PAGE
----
The preparation for college seems to be reaching younger and younger these days, as educational professionals say grimly, sadly shaking their heads. While the fear of anxiety may be real for young teens, that doesn’t mean the parents can’t be assisting their young students in more subtle ways behind the scenes. Gaining this all important edge may make all the difference when the time to apply arrives all to quickly. But what are some of those ways that parents can affect the outcome without too much interference?
- Course Selection: With many schools electing to go test blind or test optional, the emphasis on other parts of other parts of the application becomes all the more apparent. One of those areas: the course selection on the student’s transcript. Dodge math requirements senior year? That says something. Involved in a lot of electives like art and music? That speaks as well. While it’s important to provide a student as much autonomy as possible, there’s nothing wrong with sensible coaching of course selection with this in mind.
- Extracurriculars: Another area that draws more focus in the absence of other data is the extracurricular activities of the student, which do speak to personality for admissions officers. There’s nothing wrong with encouraging a student in the activities that they engage in outside of classes. Providing them the space, time and enthusiasm to get involved in these activities is crucial. In the modern life of a teenager (and parent!), it’s difficult, but driving them to these activities, carving them out in the schedule and providing positive reinforcement can pay off when it comes time to apply.
- Athletics: I can’t count the number of times that I saw mediocre students obtain admission into highly competitive schools over their peers because of their athletic achievements. The students that scraped B minuses for me (and only through effort) would end up choosing between places like Yale and Dartmouth and Amherst because they could swing a racket or throw a football a long way, without even having to endure the rigors of applications. The schools would actually recruit them. We can shake our heads at that all we want, but that’s the truth of college admissions. Encourage them to sign up for school and Rec sports, point out the options that they have available. Preferably something niche and a bit more unusual like Javelin or Fencing. The difference between athletes and non-athletes is stark when it comes to admissions.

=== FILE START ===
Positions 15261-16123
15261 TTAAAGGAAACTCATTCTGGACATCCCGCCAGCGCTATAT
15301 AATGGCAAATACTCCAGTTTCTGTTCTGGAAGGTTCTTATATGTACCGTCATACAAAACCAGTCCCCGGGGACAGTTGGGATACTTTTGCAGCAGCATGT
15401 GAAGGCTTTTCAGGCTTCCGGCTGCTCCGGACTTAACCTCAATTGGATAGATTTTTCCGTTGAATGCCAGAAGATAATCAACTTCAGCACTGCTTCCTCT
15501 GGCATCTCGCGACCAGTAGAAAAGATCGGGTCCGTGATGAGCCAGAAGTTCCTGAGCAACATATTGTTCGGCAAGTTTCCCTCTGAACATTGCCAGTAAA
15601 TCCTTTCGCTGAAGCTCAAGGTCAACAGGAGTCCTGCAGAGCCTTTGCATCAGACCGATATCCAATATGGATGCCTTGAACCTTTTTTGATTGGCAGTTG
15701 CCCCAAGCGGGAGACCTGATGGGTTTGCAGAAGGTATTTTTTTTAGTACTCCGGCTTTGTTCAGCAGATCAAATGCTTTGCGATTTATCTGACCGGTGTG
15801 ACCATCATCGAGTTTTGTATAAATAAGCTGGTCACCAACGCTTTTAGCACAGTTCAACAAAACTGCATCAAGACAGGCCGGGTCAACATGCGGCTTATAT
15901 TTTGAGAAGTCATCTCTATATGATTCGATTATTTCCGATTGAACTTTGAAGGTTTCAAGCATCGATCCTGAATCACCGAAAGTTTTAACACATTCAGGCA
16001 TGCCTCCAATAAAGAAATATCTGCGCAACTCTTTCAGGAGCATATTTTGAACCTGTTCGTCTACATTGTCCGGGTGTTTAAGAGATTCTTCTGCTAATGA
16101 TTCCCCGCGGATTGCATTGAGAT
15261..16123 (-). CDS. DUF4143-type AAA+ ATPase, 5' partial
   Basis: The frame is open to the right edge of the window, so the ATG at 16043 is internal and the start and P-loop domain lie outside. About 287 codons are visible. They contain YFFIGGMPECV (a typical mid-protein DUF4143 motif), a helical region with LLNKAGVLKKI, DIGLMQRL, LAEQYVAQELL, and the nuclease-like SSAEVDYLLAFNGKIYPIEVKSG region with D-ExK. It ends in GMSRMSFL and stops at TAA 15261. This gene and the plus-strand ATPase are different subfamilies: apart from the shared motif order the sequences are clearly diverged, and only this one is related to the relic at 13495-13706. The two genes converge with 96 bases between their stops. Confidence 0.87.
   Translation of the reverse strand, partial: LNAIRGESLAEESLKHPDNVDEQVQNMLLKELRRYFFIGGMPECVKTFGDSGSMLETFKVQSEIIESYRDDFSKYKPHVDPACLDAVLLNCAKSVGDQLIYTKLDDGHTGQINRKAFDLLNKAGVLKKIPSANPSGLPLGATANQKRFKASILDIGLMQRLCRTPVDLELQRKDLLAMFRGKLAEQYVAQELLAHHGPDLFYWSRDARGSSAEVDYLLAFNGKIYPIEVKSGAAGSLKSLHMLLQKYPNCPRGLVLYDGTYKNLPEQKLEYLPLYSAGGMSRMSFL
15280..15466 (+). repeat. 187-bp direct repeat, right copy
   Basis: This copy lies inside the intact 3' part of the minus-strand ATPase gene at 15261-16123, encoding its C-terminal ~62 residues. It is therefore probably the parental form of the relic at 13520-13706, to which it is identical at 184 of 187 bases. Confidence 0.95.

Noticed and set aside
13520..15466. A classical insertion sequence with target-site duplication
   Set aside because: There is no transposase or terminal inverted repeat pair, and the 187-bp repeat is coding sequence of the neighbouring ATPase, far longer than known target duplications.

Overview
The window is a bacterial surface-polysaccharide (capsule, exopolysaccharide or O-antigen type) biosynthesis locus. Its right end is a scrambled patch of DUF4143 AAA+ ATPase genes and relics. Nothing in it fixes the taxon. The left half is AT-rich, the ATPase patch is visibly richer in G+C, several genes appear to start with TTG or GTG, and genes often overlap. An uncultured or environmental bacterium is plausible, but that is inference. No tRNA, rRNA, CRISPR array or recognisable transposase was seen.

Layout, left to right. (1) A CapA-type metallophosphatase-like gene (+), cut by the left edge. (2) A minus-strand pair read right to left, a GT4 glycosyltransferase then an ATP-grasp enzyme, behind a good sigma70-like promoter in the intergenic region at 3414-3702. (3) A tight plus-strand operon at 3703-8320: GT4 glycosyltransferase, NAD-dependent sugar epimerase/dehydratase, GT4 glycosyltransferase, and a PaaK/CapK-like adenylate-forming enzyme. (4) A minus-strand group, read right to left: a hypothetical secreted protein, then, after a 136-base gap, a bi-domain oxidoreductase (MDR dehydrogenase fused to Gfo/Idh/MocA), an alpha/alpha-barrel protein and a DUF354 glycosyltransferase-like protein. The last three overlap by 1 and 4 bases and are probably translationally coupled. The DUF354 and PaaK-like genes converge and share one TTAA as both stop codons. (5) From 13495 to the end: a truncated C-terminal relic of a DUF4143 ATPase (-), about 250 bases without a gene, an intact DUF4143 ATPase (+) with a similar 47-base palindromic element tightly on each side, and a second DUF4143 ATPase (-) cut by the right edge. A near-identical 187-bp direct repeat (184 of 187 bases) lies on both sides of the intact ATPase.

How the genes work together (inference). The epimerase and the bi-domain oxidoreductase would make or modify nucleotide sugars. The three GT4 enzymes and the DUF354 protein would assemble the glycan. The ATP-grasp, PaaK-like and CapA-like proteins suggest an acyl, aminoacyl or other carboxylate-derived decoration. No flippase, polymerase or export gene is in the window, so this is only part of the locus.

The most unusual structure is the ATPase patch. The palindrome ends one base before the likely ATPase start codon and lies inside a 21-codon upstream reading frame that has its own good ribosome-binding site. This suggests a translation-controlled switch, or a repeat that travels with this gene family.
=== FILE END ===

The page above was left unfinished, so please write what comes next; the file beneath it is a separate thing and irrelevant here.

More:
- Healthy Life Practices: There’s no area of focus that can more greatly impact a teen’s life in all areas than maintaining healthy life habits. It gets difficult as they go into the teen years to allow for the growth of their autonomy, and much of the healthy eating, sleeping, and thinking may be beyond a parent’s grasp. But not all of it! Subtly hinting at the importance of sleeping well, eating well and practicing mindfulness of some kind can go a long way. A parent actually has a lot more influence than he or she typically imagines. Providing them with research pointing to the huge benefits of these practices, and pointing to moments when these practices actually help them in a positive way are great ways for parents to influence things. Another more subtle and effective approach may be to conscript the assistance of someone who is not their parent to help influence their behavior, a trusted mentor or authority figure to them, someone they trust and respect. That’s much easier sledding for a lot of things!
- Early Test Prep: While you don’t want to sign them up for any SAT tests at age 13 before they’ve developed the necessary skills to excel at taking it, there is the PSAT to focus on in the young high school years. The PSAT is the JV version of the SAT and is suitable for some freshman and certainly sophomore students. Beginning the practice for these standardized tests early in their academic career is a huge help. As it is always said, “The SAT is a test of how well you take the SAT.” Start on that early under the auspices of prepping for the PSAT, and they’ll develop those bubbling skills to untold heights.